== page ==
When we moved home to Texas in 2008 our yard was a blank slate and I needed garden inspiration. I went looking for a beautiful, regionally appropriate landscape that worked with the strict watering guidelines imposed by our city. I began by checking out commercial landscapes as I was out running errands and started putting a few ideas together. It wasn't long before I headed out to The Shops at La Cantera in northwest San Antonio and discovered one of the best spots for my landscape inspiration.
Beautifully landscaped with an emphasis on native plants and details that were unmistakably San Antonio, I was presented with possibilities that I was not even aware of. I was fascinated from that first visit and returned again and again as I put together a plan for my own yard.
These photos are from a recent trip
Shopping is a walk in the park at La Cantera
All this beauty and they thoughtfully label their plants so I could make notes along the way. This display of Berkeley Sedge literally stopped me in my tracks that first trip nearly five years ago.
Exactly what I was looking for--a green lawn you don't have to mow. I walked around it and checked it out from different angles and then pulled out a pen and jotted down the name. I recently planted Berkeley sedge near our front walk.
Mountain Pea groundcover is another native plant option, especially helpful to disguise those pesky oak sprouts.
Every mall has a food court and this one has outdoor seating under the great live oak. I was impressed that they planned the mall courtyard around this large oak tree. When I learned the oak was moved to this location and transplanted I was still impressed, just in a different way.
A row of fountains in the columns around the oak tree courtyard
Tile accented steps throughout let you know you are in San Antonio
A few years ago David C. of The Desert Edge featured this same mall on a post.
The signage is combined with metal art
Seeking the source of a "thwak-thwak" sound, I found a guy cutting sod with a machete (in his left hand).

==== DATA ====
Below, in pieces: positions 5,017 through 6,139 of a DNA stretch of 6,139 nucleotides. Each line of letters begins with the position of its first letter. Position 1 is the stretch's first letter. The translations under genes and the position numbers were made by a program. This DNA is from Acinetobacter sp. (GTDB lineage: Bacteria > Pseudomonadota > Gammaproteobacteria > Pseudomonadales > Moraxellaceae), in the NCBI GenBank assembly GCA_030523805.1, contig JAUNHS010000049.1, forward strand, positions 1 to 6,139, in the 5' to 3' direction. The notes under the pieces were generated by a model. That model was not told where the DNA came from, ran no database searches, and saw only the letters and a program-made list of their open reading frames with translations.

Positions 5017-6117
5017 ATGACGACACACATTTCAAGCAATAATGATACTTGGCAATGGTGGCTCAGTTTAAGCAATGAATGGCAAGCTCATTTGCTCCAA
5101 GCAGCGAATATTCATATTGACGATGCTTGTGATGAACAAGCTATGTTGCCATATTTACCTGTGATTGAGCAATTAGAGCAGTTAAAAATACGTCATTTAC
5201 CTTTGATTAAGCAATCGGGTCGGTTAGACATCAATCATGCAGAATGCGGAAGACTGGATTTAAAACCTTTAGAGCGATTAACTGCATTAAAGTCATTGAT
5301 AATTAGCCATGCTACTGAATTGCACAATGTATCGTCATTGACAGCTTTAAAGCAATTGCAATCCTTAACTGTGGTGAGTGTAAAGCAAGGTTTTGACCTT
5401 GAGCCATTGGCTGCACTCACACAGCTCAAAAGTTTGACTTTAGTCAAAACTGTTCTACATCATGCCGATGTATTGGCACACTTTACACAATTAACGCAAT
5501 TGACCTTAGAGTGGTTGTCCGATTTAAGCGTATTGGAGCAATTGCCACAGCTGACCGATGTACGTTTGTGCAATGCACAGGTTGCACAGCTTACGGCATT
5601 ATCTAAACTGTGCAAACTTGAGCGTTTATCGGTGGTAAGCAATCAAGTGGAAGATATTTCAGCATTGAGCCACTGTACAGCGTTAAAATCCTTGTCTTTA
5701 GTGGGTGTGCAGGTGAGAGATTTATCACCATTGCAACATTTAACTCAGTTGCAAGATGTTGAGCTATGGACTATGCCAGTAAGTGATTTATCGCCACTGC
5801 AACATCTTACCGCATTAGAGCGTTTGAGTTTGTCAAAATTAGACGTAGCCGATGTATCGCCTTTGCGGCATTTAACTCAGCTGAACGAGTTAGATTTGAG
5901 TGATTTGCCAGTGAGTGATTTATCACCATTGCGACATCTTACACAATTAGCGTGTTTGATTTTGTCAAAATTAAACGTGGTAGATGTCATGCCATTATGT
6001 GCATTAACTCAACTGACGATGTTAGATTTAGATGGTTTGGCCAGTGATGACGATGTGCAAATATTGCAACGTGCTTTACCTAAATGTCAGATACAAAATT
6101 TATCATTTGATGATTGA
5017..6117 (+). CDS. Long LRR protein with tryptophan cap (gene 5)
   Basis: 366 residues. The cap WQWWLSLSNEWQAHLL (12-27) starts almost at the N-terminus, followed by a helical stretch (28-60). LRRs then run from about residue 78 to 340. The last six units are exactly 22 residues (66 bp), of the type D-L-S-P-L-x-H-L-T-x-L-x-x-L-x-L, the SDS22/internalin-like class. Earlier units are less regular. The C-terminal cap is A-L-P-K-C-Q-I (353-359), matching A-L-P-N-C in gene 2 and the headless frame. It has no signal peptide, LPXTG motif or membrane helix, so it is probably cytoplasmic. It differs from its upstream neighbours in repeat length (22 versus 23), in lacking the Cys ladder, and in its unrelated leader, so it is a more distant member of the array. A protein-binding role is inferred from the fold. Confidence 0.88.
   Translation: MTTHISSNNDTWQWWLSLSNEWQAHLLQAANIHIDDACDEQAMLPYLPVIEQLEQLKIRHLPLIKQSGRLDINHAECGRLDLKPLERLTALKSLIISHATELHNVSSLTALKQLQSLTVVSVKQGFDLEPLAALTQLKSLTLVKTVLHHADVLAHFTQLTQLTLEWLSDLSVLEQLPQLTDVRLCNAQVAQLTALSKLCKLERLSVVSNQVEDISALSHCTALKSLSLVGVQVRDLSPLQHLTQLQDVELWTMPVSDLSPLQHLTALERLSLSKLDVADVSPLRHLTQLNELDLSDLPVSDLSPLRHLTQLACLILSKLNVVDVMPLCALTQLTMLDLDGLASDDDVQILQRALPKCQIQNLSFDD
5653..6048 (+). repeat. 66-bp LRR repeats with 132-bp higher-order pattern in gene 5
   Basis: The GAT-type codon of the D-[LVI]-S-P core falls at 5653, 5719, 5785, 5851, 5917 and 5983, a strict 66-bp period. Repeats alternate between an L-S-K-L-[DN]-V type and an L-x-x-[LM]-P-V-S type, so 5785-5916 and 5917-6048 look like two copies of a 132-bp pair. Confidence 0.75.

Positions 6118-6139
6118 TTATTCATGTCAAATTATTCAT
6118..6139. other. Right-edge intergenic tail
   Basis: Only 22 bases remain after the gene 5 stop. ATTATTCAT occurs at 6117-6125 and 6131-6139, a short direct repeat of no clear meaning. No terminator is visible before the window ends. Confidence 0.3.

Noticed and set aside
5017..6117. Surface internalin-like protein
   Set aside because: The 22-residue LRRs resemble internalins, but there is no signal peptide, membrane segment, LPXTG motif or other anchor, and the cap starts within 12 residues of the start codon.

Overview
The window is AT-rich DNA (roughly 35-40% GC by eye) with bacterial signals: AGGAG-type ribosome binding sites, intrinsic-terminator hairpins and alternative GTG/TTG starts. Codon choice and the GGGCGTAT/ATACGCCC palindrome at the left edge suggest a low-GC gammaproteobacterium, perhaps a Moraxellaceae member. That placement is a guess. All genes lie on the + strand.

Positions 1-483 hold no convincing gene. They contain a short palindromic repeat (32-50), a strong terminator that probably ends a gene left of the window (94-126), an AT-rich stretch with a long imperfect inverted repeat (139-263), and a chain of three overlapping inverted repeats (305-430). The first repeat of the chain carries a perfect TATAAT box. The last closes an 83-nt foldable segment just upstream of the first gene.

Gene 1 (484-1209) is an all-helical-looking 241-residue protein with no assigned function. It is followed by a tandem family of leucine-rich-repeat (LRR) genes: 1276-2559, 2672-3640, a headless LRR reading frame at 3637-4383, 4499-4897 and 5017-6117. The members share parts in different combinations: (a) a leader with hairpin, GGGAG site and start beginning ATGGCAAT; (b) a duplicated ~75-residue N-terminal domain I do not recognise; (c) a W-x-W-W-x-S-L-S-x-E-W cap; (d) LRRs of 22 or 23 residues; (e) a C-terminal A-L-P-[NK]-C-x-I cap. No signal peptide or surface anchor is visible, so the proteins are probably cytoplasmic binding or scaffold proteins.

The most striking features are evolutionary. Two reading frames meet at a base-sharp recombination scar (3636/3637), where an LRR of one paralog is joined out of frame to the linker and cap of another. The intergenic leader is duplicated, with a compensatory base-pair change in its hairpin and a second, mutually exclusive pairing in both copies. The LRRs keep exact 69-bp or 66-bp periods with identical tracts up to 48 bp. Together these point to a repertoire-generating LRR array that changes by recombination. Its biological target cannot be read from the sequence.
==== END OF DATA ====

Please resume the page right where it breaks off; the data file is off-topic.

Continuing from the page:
There's just enough sodded grass to make a "throw rug" of lawn here and there in the gardens. I'm still looking for a place to use Baja beach pebbles in my own garden
These pretty stones appear in several spots through the mall
Checkerboard with turf grass is a nice idea as shown in this circular garden in the Macy's courtyard
Knockout roses along the wall
These benches are by local artist Carlos Cortes.
Smiling planters at the play area probably are from Studio Cortes as well. The play area is closed right now much to the disappointment of this little shopper.
Lots of fountains and waterfalls. The fountains were shut off for two years due to drought so it's nice to see them running again and recent changes to city ordinances will allow water features like this one to remain in operation longer during future droughts.
Plants in the water features are labeled.
Plenty of orange accents to give me ideas for my own garden.
Orange kiosk with bicycle
Up ahead a Tory Burch boutique under construction is swathed in orange
On that first trip all the plants looked so different and I knew very few of the plant names. Now I can name most of them.
Bamboo muhly (Muhlenbergia dumosa)
Mexican Bush Sage (Salvia leucantha)
Horsetail reed (Equisetum hyemale)
Inland sea oats (Chasmatium latifolium)
Dichondra "Silver ponyfoot", and New Gold Lantana along with more Bamboo muhly
Seating at an entrance with Desert Willow, Autumn sage (Salvia greggii), and miscanthus grass
I learned that Philondendron monstera and selloum can grow outdoors here
White ruellia shown here with autumn sage. I did not know white ruellia existed until I spotted it here since it is more popularly available in pink or purple. I now have both the dwarf and tall white ruellia in my garden.
This dedication stone by the fountain in front of Tiffany is new. I have lived in and/or traveled throughout the country and have never seen a shopping mall with a plaque dedicated to the vision of the developer.
That says quite a lot about this place.